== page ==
Saturday, June 26, 2010

The Redford Mystique

I've been watching Perry Mason reruns lately. I get them from the Superior Library and this week have a set from Season 5 checked out. If you haven't watched Perry Mason in the past half century, you owe it to yourself to check it out. The music incorporates contemporary jazz, the arts, and a lot of panache. In one episode the soundtrack was clearly a knock-off of Miles Davis' Kind of Blue. Yes, the culmination is always a courtroom drama, but it's clever, with good scripts and interesting characters.

In one episode I saw recently, there was James Coburn. In another 1960 episode a young Robert Redford appears. The show features four or five regulars, so they could really churn through a lot of up and comers to feed the need for bit players. When the 73-year-old star looks back on his career, I'm curious what he remembers about his role as Dick Hart in "The Case of the Treacherous Toupee" a half century ago.

Trivia: Name Robert Redford's first television role.
A: Jimmy Coleman in an episode of Maverick, the show that helped launch the likable James Garner's career.

Redford either had a good agent or hustled a lot because he made appearances in quite a number of shows in the first half of the sixties. The work paid off and gained him the career in film he no doubt prized. It could be argued that his role in the 1967 Neil Simon Broadway play and film Barefoot in the Park proved to be his breakout, and in his next role as the Sundance Kid alongside Paul Newman as Butch Cassidy, Redford became a household name.

I know some people who actually don't care much for Redford as an actor, but I personally enjoyed many, if not most, of his films. He's been involved with a lot of great projects, both in front of and behind the camera. I've probably seen all his films from 1972 on. The Candidate, Jeremiah Johnson, The Way We Were, The Sting, The Great Gatsby, The Great Waldo Pepper, Three Days of the Condor, All the President's Men, A Bridge Too Far, The Electric Horseman, Brubaker, The Natural, Out of Africa, Legal Eagles, Havana, Sneakers, A River Runs Through It, Indecent Proposal, Up Close & Personal, The Horse Whisperer, The Last Castle, Spy Game, The Clearing... And then there are the rest which he directed of produced. Some are truly great films. I have a personal affinity with The Natural, and think Spy Game is a movie that is somewhat underappreciated. I've watched A River Runs Through It (Redford is only a voice there, a film he directed) at least five times. Great story. (I've read the book four or five times, too.)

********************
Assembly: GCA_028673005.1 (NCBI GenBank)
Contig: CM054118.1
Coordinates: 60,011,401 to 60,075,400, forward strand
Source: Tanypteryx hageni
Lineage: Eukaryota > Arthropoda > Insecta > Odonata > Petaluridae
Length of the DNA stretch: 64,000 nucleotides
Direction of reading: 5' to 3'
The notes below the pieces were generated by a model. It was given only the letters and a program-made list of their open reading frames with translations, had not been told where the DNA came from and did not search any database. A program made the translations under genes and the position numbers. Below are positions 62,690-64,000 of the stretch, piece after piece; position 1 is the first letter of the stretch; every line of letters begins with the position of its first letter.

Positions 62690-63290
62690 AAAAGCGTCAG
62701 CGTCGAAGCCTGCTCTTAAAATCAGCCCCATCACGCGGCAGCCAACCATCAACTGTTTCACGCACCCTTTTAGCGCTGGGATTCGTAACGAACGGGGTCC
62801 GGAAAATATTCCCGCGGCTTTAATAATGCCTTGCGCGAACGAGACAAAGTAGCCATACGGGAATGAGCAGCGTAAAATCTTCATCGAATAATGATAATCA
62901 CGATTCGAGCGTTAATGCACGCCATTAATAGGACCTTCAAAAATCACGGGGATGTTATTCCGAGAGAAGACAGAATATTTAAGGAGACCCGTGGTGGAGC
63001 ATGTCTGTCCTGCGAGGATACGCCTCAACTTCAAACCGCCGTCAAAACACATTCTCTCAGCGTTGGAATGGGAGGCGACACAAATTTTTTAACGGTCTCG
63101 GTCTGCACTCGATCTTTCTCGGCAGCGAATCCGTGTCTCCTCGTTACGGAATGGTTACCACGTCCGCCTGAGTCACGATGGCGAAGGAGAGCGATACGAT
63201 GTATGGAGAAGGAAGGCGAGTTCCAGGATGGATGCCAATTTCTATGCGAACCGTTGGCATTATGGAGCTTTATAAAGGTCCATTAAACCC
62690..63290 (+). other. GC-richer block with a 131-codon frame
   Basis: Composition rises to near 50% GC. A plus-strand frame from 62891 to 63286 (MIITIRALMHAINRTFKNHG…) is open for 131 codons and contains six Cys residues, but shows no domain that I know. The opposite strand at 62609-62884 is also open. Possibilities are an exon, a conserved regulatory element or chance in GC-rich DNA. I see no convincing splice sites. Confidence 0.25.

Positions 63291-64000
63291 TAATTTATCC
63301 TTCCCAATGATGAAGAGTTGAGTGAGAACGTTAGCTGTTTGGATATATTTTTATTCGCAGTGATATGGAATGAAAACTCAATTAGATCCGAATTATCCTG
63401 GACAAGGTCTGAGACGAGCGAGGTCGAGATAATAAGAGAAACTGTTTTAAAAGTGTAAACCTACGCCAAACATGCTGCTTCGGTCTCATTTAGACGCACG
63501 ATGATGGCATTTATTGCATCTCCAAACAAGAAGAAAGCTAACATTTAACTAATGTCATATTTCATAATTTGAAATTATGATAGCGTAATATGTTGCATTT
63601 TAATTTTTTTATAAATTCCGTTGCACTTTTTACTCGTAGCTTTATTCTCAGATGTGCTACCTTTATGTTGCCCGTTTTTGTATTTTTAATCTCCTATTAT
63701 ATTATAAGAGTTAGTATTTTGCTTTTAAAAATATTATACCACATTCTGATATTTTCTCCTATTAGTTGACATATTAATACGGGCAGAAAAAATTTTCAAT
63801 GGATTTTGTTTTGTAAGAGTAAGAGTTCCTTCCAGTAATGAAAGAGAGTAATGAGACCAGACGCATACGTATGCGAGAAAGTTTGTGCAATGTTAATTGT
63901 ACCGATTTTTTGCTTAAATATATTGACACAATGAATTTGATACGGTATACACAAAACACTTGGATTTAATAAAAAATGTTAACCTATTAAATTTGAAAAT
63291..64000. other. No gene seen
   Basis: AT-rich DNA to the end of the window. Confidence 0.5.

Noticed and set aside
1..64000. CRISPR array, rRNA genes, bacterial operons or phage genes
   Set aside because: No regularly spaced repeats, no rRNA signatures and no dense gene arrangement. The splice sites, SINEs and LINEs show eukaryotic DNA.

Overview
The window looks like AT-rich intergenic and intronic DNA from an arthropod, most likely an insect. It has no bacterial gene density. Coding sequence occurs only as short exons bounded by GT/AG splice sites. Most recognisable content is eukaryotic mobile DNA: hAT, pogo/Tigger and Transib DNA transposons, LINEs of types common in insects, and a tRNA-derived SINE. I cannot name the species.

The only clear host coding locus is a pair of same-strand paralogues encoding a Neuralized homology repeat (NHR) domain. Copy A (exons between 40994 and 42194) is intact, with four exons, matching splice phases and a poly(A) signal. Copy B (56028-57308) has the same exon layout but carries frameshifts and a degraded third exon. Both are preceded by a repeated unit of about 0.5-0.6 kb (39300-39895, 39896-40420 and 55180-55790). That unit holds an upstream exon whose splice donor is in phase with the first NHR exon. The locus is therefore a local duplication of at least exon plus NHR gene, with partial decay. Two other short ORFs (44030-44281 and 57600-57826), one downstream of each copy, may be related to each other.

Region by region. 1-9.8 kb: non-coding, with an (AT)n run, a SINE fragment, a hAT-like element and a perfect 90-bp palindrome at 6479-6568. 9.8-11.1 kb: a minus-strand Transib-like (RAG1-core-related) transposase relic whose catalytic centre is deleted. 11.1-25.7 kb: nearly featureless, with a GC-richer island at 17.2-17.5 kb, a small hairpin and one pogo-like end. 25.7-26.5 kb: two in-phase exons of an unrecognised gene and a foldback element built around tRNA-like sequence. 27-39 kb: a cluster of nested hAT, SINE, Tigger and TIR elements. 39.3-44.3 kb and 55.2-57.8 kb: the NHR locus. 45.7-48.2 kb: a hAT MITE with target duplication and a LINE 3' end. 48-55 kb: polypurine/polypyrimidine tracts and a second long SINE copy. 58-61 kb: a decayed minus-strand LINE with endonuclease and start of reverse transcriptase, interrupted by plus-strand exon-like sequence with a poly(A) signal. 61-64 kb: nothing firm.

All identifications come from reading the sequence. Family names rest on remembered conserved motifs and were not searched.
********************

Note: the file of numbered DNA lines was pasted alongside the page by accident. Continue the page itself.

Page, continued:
So why is Redford not on my list of "best actors"? Well, perhaps, in part, because the guy has lived a charmed life and doesn't need to be a great actor to be either influential or liked. On this list of Top 100 actors, Robert Redford is #78. When you think "great actor" who comes to mind? I think of people like Brando, Nicholson, Dustin Hoffman, Daniel Day-Lewis. (For the record, the list I linked to here seems weighted toward "popular" more than talent, but cream still rises to the top for the most part.) The point is, Redford is not at the top of any list when it comes to acting, but he should be very much near the head of the pack of any list of influentials.

The Sundance Film Festivals have produced a venue for countless emerging artists and an impact that has rivaled Hollywood. Redford, as inaugural chairman, was undoubtedly a major force behind this effort to help emerging film makers. Sundance has become the largest independent cinema festival in the U.S.

Yesterday Robert Redford spoke at the Americans for the Arts summit in Baltimore. Using his clout after of lifetime of advocacy, he appealed to artists to push government to take a stronger stand in support of the arts. Or rather, to keep government from pulling back on arts funding.

It was through a $25,000 grant from the National Endowment for the Arts that Sundance was able to get off the ground. Today, the festival generates as much as 90 million dollars in revenue for the state of Utah where it is hosted.

As someone who leans libertarian, I am not sure whether I agree with him. I know that Kurt Vonnegut, whom I interviewed once, had strong convictions that a slice of tax dollars would be well spent if directed toward support of the arts.

Ultimately, Redford wants government to support more artists and artists to become more political. It reminds me of my days in art school at Ohio University. I had a friend who repeatedly reminded me, "the artist is the vanguard of the revolution."

Revolutionaries love the power of the arts. But what about those who aren't so sure they want to be co-opted for others' revolutions? I think of John Lennon, who believed in peace but also wrote, "If you go carrying pictures of Chairman Mao, you ain't gonna make it with anyone anyhow." Or Dylan, who denied being a revolutionary, who spoke to issues as he felt them, as a perceptive human being, but not as a leader in the political sense. Power was not his aim. Consciousness was his appeal.

Anyways, I've rambled enough. Hope your weekend is a good one.

1 comment:

C.J McEleavy said...

Think Redford is mysterious? Dive into the life and times of Raymond Burr who played Perry Mason 1957 - 1966.